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Holistic financial advice essential to tackle SA’s financial vulnerability

07 December 2021 Sanlam

A solid understanding of client needs matched with holistic financial advice and financial education is critical to address the financial vulnerabilities of South African consumers. Add the benefit of close client and intermediary relationships, and a solid foundation for improved savings, investment outcomes and wealth accumulation become evident.

Panellists at the November 2021 Sanlam Financial Confidence webinar made a convincing case for the requirement of holistic financial advice across all client segments, noting the need to advise high net worth clients on tax-efficient intergenerational wealth transfers, often across multiple jurisdictions to supporting middle segment clients who may just be starting out on their wealth accumulation journeys. Khanyi Nzukuma, Chief Executive Officer: Glacier by Sanlam, said whatever the client segment, there were universal demands around affordability, ease of access, 24/7 service and personalisation.

Jurie Strydom, Chief Executive Officer: Sanlam Life and Savings, said the acquisition of financial knowledge presented the first step towards building financial resilience. “Clients are desperate for good, trusted advice, but unfortunately, many people either may not have access to advice or cannot afford it,” said Strydom. The Sanlam Group is expanding its financial advice reach through business ventures such as the recent acquisition of Absa’s investment management business, currently still subject to regulatory approvals. Nzukuma pointed out that both businesses had intermediary-focussed strategies that offered an aspirational value proposition. “This is a massive opportunity for Sanlam,” he said, noting that the Group would be able to leverage scale in an environment of increasing pressure on costs and margins. Moreover, he added that the opportunity would give Sanlam access to clients outside the Group’s dominant profile, especially among younger age groups.

Another mechanism applied by the Group to achieve broader financial advice reach is through the leveraging of digital platforms and other technology innovations to lower advice and transaction costs and to meet customers wherever they wish to be serviced. Addressing the issue of the potential negative impact of technology on adviser practices, Nzukuma said here was no such thing as the perfect human-to-technology ratio. “There are activities which one can automate, and there are those that demand human engagement. Each practice has to determine an optimal balance.” Nzukuma said the only caveat was that technological engagement cannot replace human trust, nor recreate the value in the tangible face-to-face assurances that a financial adviser can offer clients that the financial solution being recommended is appropriate.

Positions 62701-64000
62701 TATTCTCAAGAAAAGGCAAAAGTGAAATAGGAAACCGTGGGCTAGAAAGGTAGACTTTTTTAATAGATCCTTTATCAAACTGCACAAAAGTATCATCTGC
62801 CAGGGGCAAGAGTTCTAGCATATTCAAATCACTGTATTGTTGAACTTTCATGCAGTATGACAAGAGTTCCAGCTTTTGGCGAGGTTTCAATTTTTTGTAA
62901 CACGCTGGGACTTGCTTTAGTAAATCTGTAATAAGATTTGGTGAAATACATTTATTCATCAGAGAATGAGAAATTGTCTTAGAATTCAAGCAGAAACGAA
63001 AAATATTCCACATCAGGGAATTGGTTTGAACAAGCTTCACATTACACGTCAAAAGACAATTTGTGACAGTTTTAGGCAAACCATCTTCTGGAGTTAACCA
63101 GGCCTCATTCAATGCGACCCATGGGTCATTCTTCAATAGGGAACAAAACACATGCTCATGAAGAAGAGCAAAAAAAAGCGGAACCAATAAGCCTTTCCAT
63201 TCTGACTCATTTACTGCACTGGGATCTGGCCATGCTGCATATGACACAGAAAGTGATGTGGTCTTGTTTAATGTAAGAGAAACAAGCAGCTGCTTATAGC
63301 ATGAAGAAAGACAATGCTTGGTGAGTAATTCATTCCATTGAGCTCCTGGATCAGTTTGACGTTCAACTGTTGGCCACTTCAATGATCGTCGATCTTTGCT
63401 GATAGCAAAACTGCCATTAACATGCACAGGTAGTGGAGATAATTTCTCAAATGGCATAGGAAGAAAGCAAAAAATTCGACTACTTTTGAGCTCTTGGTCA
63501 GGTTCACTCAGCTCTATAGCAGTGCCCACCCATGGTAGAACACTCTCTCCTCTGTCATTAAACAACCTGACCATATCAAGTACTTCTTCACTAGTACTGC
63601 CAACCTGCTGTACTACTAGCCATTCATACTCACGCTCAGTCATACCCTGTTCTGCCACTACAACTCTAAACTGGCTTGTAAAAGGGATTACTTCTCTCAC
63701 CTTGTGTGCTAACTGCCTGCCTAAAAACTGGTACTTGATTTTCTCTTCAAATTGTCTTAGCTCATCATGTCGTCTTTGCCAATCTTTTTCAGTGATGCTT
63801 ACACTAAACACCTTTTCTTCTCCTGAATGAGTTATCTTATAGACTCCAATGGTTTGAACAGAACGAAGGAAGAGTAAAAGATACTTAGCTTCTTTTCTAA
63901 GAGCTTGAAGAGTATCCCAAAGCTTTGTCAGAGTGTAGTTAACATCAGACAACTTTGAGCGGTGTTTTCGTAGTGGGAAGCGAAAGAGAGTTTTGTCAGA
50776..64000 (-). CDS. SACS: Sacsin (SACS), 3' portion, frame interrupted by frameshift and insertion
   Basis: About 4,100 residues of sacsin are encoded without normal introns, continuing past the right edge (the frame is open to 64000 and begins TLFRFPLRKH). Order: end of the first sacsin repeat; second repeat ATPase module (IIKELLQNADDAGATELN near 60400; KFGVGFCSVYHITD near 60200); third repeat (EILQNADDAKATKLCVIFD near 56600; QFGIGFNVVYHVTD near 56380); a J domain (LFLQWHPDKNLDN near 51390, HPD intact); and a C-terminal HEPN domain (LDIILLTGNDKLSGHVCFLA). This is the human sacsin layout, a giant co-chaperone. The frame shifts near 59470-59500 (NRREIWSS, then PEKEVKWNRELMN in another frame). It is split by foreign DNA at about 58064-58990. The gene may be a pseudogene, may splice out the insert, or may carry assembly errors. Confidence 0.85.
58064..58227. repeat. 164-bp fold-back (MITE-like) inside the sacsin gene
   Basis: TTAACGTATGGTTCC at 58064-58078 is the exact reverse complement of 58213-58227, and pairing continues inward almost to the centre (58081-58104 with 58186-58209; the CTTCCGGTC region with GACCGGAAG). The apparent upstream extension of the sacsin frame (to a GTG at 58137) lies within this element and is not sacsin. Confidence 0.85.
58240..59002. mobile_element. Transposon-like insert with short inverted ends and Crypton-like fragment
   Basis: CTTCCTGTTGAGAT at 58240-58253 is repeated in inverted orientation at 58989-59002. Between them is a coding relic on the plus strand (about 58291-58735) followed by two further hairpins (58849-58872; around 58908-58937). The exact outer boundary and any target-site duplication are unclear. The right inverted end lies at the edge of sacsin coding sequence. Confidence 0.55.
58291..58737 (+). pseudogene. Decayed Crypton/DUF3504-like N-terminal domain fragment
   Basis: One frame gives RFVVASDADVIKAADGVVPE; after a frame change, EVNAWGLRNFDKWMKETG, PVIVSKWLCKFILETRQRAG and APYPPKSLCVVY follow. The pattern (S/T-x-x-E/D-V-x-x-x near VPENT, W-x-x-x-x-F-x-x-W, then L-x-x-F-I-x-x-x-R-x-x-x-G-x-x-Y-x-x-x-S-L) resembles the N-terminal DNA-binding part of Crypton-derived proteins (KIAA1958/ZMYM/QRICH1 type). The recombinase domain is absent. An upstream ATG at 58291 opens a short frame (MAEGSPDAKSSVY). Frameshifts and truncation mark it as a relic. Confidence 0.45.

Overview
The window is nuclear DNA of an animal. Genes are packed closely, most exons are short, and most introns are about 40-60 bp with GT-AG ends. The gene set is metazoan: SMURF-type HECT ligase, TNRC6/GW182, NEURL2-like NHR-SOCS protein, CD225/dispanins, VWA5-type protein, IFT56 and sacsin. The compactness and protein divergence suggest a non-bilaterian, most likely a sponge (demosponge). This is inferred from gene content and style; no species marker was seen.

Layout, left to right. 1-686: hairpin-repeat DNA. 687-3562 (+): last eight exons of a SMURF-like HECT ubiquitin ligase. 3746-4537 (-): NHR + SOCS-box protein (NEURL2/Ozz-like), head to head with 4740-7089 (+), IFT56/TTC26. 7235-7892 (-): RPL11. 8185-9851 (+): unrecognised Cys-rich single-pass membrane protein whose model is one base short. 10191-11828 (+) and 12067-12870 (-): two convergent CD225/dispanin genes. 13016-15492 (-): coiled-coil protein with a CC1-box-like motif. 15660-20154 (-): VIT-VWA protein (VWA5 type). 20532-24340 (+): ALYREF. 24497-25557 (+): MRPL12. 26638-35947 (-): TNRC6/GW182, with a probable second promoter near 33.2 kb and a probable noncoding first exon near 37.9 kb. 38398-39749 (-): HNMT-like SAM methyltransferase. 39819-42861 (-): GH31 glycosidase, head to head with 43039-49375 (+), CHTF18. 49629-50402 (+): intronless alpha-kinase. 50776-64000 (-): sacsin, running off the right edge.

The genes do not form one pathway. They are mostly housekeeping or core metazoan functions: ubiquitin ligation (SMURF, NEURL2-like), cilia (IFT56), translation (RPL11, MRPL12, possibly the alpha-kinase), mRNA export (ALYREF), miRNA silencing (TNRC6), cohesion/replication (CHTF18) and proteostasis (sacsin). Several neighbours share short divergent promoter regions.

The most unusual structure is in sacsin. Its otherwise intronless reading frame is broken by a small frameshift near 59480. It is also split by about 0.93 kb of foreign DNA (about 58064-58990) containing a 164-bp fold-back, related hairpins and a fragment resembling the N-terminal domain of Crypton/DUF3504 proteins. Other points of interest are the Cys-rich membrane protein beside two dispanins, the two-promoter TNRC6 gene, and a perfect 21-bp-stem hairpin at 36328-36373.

Strydom agreed, saying that each intermediary business had to adopt technology at a level that worked for its advice methodology and client base. More importantly, the financial institutions with which they choose to partner should be adequately resourced to develop and integrate the technology solutions needed to ensure a competitive advantage.

“Intermediaries should partner with companies that make the necessary investments in technology. Our job is to ensure that our technology stack is sustainable, because if that fails it creates major obstacles for the intermediaries,” Strydom reiterated. Sanlam is making ongoing investments to ensure that its digital platforms deliver an exemplary customer experience, whether for a potential client who arrives ‘cold’ on the company website or the high-net-worth client, who enjoys access to the same investment information available to the intermediary, online. In either case, the digital platform should be designed to promote high-quality conversations with intermediaries.

Excellent advice and sound client relationships stood out as key differentiators in an increasingly competitive product environment. “People are desperate for advice and are desperate for help with their finances,” concluded Strydom. “The best client relationships are built on great intermediary advice, which is why intermediary businesses sit at the heart of the value offered in the Sanlam Group.”

Quick Polls

QUESTION

There are countless articles written about South Africa’s poor retirement outcomes. Which of the following would you single out as the biggest contributor to local savers not accumulating enough to buy an adequate and sustainable pension?

ANSWER

Lack of personal accountability
Poor participation in formal retirement funds
Reluctance to seek financial advice early on
SA’s high unemployment rate
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